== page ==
Kissing boosts immunity
We know kissing as a social pleasantry, a potential ending to a date and a means of connecting with our main squeeze. The collision of lips and tongues that we often take for granted has a whole lot more bubbling under the surface than meets the eye and actually does a body very, very good. Kissing has long been thought to be a way to pass along bugs and strengthen the body’s defenses. In fact, a study reported in the journal Medical Hypotheses says kissing may increase a woman’s immunity from Cytomegalovirus, which can cause infant blindness and other birth defects if the mother is a carrier during pregnancy. Kissing is just one of the everyday habits with amazing health benefits you never knew about.
Kissing burns calories
Depending on different reports, smooching burns anywhere from two to six calories per minute. Not quite a jog on the treadmill, but locking lips for an hour may burn off half a handful of M&Ms or half a glass of wine. Hey, it’s something. Don’t turn your nose up to these other wacky things you had no idea could burn calories.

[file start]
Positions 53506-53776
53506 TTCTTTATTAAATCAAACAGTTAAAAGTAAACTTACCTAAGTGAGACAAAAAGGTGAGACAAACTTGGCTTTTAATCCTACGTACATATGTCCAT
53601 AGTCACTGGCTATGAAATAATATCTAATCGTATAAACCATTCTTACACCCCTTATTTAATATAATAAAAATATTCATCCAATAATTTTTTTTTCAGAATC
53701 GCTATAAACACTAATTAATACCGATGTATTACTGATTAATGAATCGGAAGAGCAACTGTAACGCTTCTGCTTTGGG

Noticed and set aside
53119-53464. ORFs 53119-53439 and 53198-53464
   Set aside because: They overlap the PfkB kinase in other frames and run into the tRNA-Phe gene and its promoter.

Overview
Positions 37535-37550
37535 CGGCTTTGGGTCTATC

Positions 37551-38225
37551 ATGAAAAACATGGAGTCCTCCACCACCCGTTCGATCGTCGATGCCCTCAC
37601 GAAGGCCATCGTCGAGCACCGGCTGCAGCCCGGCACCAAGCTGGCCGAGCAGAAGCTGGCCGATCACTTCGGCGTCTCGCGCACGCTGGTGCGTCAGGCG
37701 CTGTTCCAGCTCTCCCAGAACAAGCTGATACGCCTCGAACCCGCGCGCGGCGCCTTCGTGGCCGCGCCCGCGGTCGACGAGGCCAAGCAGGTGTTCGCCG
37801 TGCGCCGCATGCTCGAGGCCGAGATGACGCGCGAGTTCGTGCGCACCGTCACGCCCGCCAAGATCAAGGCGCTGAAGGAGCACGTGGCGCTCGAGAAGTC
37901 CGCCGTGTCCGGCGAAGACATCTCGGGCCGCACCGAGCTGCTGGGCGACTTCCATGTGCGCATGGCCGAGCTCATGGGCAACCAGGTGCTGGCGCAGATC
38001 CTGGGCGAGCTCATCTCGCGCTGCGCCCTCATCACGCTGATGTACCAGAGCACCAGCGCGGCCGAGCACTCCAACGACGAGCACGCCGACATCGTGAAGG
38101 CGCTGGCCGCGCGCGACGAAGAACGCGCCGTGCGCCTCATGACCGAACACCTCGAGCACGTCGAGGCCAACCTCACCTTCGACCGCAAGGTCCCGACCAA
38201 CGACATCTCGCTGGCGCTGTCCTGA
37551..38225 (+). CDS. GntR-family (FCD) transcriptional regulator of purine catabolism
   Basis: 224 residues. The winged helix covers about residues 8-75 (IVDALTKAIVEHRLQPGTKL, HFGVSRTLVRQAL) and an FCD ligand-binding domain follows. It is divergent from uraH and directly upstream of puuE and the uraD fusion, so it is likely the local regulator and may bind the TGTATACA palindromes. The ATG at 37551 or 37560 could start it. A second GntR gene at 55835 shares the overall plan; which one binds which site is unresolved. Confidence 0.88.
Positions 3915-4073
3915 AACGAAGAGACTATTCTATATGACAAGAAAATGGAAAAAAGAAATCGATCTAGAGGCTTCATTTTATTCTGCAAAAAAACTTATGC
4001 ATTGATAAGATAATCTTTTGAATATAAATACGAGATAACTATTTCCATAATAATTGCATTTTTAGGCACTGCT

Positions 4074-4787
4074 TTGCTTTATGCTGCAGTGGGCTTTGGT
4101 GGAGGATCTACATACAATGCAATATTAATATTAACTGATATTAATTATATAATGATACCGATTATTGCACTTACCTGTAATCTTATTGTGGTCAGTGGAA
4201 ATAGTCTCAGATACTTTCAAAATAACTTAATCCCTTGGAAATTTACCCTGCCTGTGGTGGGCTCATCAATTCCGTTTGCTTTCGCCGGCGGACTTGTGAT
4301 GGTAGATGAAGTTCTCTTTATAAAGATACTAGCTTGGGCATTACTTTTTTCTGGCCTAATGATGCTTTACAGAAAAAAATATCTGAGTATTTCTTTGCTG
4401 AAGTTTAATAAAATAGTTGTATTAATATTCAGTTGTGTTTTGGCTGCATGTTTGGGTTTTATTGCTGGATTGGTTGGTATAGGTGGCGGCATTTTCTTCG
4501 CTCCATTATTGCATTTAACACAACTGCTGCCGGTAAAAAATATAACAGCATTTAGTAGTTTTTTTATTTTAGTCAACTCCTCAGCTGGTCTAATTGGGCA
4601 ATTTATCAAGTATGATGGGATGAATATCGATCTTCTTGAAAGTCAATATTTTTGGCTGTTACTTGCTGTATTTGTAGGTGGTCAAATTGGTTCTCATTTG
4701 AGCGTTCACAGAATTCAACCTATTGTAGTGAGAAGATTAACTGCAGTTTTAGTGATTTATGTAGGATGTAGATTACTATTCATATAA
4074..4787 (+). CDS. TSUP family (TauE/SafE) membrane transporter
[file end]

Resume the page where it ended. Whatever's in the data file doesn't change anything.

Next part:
Passionate kisses are good for your oral health
According to Mark Burhenne, DDS, founder of Askthedentist.com, and the author of The 8-Hour Sleep Paradox, kissing supports good oral and dental health in a few ways. One is that kissing is one of the few ways to share a good microbiota, according to Dr. Burhenne. “If your oral microbiome isn’t all that diverse or healthy, exchanging saliva with a partner who does have a healthy oral microbiome may be the trick you need to improve the health of your own,” he says.